This study is an important contribution to the study of digital democracy. We need more empirical studies of this kind. My only concern is selection bias apparent in the research. The undergraduates surveyed by the authors were “students in three large political science classes.” In other words, this is a self-selected group of already politically interested individuals.

So the question remains: does Facebook foster political engagement in individuals that are not politically inclined to begin with? And related to my research: would the findings also hold true in countries under authoritarian rule, like Egypt?

Patrick Philippe Meier

Connectedness Unnecessary for Successful Mobilization

The latest issue of the American Journal of Political Science (AJPS) includes an insightful study entitled “Don’t Forget to Vote: Text Message Reminders as a Mobilization Tool.”

Co-authored by Allison Dale and Aaron Strauss, the study (PDF) suggests that connectedness is not a necessary condition for a successful mobilization campaign. “For certain voters, a noticeable reminder is sufficient to drive them to the polls.” What’s particularly interesting is that “impersonal text messages are as effective as other, more personal,  forms of voter mobilization.”

Abstract. Current explanations of effective voter mobilization strategies maintain that turnout increases only when a potential voter is persuaded to participate through increased social connectedness. The connectedness explanation does not take into account, however, that registered voters, by registering, have already signaled their interest in voting.

The theory presented in this article predicts that impersonal, noticeable messages can succeed in increasing the likelihood that a registered voter will turn out by reminding the recipient that Election Day is approaching. Text messaging is examined as an example of an impersonal, noticeable communication to potential voters.

A nationwide field experiment (n = 8,053) in the 2006 election finds that text message reminders produce a statistically significant 3.0 percentage point increase in the likelihood of voting. While increasing social connectedness has been shown to positively affect voter turnout, the results of this study, in combination with empirical evidence from prior studies, suggest that connectedness is not a necessary condition for a successful mobilization campaign. For certain voters, a noticeable reminder is sufficient to drive them to the polls.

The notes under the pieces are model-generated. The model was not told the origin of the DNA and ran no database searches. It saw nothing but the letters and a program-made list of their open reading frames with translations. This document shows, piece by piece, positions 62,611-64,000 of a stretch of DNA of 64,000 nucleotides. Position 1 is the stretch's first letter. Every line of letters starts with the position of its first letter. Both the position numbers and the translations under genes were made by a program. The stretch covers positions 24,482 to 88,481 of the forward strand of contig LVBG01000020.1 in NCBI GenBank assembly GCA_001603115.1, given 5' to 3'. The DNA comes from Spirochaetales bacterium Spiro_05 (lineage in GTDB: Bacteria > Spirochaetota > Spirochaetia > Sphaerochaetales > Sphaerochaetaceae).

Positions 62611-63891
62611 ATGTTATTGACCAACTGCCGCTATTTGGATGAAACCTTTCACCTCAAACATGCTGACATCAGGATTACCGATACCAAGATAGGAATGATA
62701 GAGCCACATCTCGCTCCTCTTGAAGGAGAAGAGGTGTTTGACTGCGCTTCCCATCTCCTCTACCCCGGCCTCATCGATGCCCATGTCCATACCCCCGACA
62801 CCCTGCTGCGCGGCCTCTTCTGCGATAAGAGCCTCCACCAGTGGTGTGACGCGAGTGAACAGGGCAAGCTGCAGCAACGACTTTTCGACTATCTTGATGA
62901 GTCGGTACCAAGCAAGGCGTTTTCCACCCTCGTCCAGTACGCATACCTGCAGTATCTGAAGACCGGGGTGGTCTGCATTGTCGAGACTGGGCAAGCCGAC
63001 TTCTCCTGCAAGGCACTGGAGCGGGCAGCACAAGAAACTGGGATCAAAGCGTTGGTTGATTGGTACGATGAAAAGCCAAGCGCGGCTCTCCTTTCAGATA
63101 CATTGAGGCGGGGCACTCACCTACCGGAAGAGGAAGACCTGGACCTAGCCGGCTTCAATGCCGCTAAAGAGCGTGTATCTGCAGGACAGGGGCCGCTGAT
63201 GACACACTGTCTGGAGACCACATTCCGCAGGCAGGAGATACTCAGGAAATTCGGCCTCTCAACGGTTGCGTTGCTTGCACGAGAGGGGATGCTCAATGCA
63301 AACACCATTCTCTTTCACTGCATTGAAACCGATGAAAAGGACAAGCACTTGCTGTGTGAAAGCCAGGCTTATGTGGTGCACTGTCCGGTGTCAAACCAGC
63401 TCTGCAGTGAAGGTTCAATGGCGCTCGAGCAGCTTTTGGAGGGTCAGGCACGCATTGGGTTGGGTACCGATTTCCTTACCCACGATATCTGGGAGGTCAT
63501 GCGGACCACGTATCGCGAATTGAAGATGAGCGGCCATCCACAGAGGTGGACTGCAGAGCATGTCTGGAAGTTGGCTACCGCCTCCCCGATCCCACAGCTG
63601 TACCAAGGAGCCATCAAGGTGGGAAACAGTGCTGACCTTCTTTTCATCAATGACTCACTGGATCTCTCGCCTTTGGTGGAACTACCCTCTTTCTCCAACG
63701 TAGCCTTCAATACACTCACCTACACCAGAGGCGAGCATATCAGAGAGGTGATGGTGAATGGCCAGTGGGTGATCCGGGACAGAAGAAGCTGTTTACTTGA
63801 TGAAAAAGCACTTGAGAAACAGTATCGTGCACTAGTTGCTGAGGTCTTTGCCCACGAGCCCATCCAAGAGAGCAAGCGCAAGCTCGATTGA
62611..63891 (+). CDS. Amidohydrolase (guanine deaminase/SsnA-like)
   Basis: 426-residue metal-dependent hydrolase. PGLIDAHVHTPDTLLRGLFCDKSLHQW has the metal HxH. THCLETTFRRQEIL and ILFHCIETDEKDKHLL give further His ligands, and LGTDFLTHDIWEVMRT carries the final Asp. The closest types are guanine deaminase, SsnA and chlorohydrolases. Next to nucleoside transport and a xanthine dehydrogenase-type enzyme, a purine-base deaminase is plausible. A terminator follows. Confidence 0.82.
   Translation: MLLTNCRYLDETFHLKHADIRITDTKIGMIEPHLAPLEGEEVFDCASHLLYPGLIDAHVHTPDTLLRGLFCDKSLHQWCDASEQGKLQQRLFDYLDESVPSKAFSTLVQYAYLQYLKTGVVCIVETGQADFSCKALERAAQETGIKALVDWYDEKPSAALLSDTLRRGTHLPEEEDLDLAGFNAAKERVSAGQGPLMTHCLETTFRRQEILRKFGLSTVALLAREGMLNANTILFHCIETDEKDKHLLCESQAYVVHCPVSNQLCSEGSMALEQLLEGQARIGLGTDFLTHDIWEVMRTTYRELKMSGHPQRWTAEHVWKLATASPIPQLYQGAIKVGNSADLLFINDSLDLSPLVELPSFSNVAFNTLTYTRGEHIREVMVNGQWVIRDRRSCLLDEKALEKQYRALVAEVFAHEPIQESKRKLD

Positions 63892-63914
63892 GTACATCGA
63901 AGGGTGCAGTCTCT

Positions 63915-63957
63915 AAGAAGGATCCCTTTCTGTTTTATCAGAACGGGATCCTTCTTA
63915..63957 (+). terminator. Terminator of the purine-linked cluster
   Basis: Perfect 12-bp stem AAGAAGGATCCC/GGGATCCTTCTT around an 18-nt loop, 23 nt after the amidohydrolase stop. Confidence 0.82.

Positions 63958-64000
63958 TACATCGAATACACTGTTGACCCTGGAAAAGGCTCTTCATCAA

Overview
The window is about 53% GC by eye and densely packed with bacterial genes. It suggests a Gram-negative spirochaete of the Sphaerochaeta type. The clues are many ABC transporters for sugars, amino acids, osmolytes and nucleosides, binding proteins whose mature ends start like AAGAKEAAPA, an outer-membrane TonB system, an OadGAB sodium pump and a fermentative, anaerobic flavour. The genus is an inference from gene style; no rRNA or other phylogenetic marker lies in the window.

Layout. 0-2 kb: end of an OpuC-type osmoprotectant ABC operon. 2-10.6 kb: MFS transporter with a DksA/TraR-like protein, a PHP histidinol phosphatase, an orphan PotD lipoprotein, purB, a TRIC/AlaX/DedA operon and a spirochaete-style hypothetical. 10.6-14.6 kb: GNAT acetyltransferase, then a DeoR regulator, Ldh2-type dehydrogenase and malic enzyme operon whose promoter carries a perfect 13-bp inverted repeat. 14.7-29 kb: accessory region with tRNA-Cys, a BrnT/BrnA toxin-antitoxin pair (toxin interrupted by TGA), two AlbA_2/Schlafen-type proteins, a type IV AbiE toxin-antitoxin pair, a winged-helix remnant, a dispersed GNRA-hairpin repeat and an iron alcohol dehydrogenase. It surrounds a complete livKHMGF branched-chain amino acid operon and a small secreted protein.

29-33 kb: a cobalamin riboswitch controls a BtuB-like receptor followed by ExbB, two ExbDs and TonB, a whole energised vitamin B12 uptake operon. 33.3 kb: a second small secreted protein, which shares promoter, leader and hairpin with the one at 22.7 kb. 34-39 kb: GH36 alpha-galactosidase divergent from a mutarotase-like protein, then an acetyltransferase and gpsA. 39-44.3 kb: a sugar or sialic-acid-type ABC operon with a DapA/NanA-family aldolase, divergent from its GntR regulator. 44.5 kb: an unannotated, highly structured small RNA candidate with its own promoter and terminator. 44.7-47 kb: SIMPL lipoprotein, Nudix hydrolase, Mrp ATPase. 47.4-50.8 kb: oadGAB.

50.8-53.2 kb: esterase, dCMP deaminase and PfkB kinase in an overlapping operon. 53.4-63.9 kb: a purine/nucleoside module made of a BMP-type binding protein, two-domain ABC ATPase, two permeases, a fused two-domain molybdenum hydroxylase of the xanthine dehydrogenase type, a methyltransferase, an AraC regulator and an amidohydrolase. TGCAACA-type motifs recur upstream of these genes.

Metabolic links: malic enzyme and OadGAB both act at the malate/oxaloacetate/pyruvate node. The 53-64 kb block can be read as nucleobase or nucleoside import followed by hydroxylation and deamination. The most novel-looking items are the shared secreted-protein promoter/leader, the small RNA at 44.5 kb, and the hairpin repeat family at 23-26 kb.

One question that remains is whether this finding would hold true in countries under authoritarian rule.

Patrick Philippe Meier

Transitions 2.0: Internet, Political Culture and Autocracy in Central Asia

I recently presented my dissertation research at the American Political Science Association (APSA) convention and attended a related panel entitled: “Internet: Collective Action, Social Mobilization, and Civic Engagement.” Eric McGlinchey, one of the professors on the panel, presented his research paper (PDF) on “Transitions 2.0: Internet, Political Culture and Autocracy in Central Asia.”

Eric notes that the theories and prescriptions of the transitions literature have not borne fruit in Central Asia. Indeed, “the region today is more autocratic than it was eighteen years ago at the time of the Soviet collapse.”

Eric thus seeks to understand why “Transitions 1.0″ failed and to “investigate the potential for a Transitions 2.0” by exploring three autocracies Kazakhstan, Kyrgyzstan and Uzbekistan.

As Eric notes, “new information communication technologies (ICTs) are emerging in Central Asia and, as survey research demonstrates, these new ICTs hold the potential to transform the region’s political culture from one that abides authoritarian rule to a culture that embraces political reform.”

I very much appreciate Eric’s balanced approach to technology and demographic change. As he writes,

[T]he current class of political elites is graying while the youth population of Central Asian society is growing larger.  And whereas the hierarchical Communist Party carefully controlled the political milieu in which the current political elite was acculturated, today new ICTs have broken the government’s information monopoly, laid bare the inequities of patronage politics and are in the process of changing the mental maps with which this growing younger generation views national governance.